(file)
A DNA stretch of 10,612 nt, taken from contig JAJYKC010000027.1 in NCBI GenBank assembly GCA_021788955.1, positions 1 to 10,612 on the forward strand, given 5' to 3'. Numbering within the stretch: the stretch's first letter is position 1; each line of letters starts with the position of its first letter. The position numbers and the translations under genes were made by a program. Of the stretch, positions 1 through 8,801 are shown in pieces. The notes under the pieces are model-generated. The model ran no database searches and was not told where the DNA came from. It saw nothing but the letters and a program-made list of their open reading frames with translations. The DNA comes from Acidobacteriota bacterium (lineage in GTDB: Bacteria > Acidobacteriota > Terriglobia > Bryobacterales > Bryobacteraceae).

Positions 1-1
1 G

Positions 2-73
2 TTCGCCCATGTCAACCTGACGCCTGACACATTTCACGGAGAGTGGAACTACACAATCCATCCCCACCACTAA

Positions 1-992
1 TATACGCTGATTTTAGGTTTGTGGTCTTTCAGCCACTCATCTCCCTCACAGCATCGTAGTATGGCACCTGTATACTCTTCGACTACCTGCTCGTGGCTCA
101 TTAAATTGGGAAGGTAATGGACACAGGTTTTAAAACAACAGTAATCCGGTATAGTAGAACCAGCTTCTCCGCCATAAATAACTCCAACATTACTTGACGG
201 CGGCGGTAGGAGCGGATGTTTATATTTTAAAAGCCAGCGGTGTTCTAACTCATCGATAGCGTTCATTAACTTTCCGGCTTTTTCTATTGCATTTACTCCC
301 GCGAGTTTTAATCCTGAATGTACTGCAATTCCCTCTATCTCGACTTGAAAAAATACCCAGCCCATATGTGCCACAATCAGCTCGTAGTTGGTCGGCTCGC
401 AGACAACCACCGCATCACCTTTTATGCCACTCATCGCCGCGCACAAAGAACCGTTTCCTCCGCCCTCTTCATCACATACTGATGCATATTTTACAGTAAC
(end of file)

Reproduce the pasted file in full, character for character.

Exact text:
A DNA stretch of 10,612 nt, taken from contig JAJYKC010000027.1 in NCBI GenBank assembly GCA_021788955.1, positions 1 to 10,612 on the forward strand, given 5' to 3'. Numbering within the stretch: the stretch's first letter is position 1; each line of letters starts with the position of its first letter. The position numbers and the translations under genes were made by a program. Of the stretch, positions 1 through 8,801 are shown in pieces. The notes under the pieces are model-generated. The model ran no database searches and was not told where the DNA came from. It saw nothing but the letters and a program-made list of their open reading frames with translations. The DNA comes from Acidobacteriota bacterium (lineage in GTDB: Bacteria > Acidobacteriota > Terriglobia > Bryobacterales > Bryobacteraceae).

Positions 1-1
1 G

Positions 2-73
2 TTCGCCCATGTCAACCTGACGCCTGACACATTTCACGGAGAGTGGAACTACACAATCCATCCCCACCACTAA

Positions 1-992
1 TATACGCTGATTTTAGGTTTGTGGTCTTTCAGCCACTCATCTCCCTCACAGCATCGTAGTATGGCACCTGTATACTCTTCGACTACCTGCTCGTGGCTCA
101 TTAAATTGGGAAGGTAATGGACACAGGTTTTAAAACAACAGTAATCCGGTATAGTAGAACCAGCTTCTCCGCCATAAATAACTCCAACATTACTTGACGG
201 CGGCGGTAGGAGCGGATGTTTATATTTTAAAAGCCAGCGGTGTTCTAACTCATCGATAGCGTTCATTAACTTTCCGGCTTTTTCTATTGCATTTACTCCC
301 GCGAGTTTTAATCCTGAATGTACTGCAATTCCCTCTATCTCGACTTGAAAAAATACCCAGCCCATATGTGCCACAATCAGCTCGTAGTTGGTCGGCTCGC
401 AGACAACCACCGCATCACCTTTTATGCCACTCATCGCCGCGCACAAAGAACCGTTTCCTCCGCCCTCTTCATCACATACTGATGCATATTTTACAGTAAC